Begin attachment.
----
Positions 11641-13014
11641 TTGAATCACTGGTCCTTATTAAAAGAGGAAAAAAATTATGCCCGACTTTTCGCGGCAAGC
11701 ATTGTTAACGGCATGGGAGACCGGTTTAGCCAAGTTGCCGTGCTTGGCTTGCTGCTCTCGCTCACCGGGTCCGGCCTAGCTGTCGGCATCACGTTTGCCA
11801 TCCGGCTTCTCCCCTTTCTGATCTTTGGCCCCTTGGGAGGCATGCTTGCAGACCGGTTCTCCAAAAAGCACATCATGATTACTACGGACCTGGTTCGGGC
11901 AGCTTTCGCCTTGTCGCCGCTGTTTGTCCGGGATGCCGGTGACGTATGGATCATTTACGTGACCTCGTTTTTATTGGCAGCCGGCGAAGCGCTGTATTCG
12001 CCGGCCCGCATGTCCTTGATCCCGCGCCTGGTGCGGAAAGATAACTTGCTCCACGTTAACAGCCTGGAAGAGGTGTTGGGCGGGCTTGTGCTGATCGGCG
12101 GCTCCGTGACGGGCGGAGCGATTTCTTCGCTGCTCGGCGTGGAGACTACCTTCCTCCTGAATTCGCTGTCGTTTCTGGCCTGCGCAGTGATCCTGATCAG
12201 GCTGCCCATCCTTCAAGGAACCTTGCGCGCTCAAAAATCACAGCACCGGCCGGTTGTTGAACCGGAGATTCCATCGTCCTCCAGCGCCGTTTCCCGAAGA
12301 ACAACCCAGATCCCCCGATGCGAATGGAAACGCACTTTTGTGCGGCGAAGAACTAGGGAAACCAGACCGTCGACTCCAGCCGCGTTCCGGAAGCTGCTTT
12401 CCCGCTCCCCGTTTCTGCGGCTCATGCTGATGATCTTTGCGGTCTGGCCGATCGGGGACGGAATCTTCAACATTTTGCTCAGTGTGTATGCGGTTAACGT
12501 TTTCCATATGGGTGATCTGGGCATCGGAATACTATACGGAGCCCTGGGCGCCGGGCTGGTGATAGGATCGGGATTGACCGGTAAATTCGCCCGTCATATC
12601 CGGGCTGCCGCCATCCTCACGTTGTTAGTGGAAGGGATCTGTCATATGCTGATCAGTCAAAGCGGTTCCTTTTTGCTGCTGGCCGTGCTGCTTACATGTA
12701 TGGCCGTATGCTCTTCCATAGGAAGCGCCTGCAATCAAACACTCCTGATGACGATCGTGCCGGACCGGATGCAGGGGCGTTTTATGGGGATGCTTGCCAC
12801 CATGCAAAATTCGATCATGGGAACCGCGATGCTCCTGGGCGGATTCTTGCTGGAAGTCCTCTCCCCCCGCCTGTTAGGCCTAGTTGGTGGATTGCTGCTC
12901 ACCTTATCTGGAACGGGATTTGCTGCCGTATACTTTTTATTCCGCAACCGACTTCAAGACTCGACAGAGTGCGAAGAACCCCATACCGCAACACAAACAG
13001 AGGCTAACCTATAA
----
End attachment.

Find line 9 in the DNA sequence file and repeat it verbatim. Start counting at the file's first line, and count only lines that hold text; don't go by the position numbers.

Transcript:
12301 ACAACCCAGATCCCCCGATGCGAATGGAAACGCACTTTTGTGCGGCGAAGAACTAGGGAAACCAGACCGTCGACTCCAGCCGCGTTCCGGAAGCTGCTTT